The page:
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Georgia grand juries impaneled as Trump probe decision looms

An announcement is expected before September on charging decisions involving "possible criminal interference" in the state's 2020 presidential election.
Fulton County District Attorney Fani Willis in court in Atlanta on July 11, 2023.
Fulton County District Attorney Fani Willis in court in Atlanta on Tuesday.Brynn Anderson / AP file

ATLANTA — A Georgia judge on Tuesday seated two grand juries that are likely to be tasked with deciding whether to bring election interference charges against former President Donald Trump and his allies.

Fulton County District Attorney Fani Willis has said she plans to announce charging decisions stemming from an investigation into "possible criminal interference in the administration of Georgia’s 2020 general election” during a Superior Court term that began Tuesday.

Superior Court Judge Robert McBurney seated two grand juries that will hear cases over the length of term, which ends Sept. 1. Each panel consists of 23 jurors and three alternates.

McBurney informed the grand jury members that they need only to find probable cause to indict a person and stressed that their decisions must be based on the law, not personal opinions.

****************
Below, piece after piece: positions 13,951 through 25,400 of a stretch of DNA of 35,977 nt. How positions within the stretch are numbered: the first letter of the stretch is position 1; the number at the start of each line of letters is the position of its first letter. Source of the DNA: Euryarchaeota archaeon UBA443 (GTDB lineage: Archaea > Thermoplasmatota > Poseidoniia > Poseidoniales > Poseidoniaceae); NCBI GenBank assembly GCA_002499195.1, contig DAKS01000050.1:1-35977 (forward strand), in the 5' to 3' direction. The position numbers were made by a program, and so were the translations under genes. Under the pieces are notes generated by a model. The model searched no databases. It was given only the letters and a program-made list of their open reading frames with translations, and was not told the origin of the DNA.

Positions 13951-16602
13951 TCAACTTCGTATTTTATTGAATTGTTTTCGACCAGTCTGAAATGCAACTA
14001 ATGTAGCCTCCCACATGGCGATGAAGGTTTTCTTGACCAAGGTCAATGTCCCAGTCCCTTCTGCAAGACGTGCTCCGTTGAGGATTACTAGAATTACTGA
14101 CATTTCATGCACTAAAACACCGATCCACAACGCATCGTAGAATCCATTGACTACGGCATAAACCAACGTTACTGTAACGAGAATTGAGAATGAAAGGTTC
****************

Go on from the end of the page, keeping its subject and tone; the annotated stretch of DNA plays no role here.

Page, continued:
Willis has been conducting a sprawling investigation since early 2021 into whether Trump and his allies interfered in the state's election process during the last presidential election.

She enlisted a special grand jury last year that was empowered to subpoena witnesses to assist in the probe, which looked at whether there were any “coordinated attempts to unlawfully alter the outcome of the 2020 elections.” That panel recommended indicting more than a dozen people, its foreperson, Emily Kohrs, said on NBC’s “Nightly News” in February. The names have not been made public.

“There are certainly names that you will recognize, yes. There are names also you might not recognize,” Kohrs said at the time.

Since then, a number of so-called fake electors — people who signed a certificate falsely declaring that Trump won Georgia in the 2020 election and that they were the state’s official electors — have struck immunity deals with Willis’ office, court filings show.

Trump has denied any wrongdoing in the case and maintains Willis, a Democrat, is leading a politically motivated "witch hunt" against him.

Willis has indicated that she could seek indictments in the case in the first half of August.

“I respectfully request that judges not schedule trials and in person hearings during the weeks beginning Monday, August 7 and Monday, August 14,” Willis wrote in a letter in May to the chief judge of the Fulton County Courthouse.

One of the grand juries impaneled Tuesday is scheduled to meet every Monday and Tuesday during the court's term, and the other is scheduled to convene Thursdays and Fridays. Both will hear cases two days a week.

Unlike the special grand jury Willis used last year, the grand juries will hear all sorts of cases, not just those related to the election investigation.

It takes 16 members to establish a quorum each day and 12 votes for an indictment. McBurney told the jurors they would be paid $25 a day for their service.

Charlie Gile reported from Atlanta, and Dareh Gregorian reported from New York.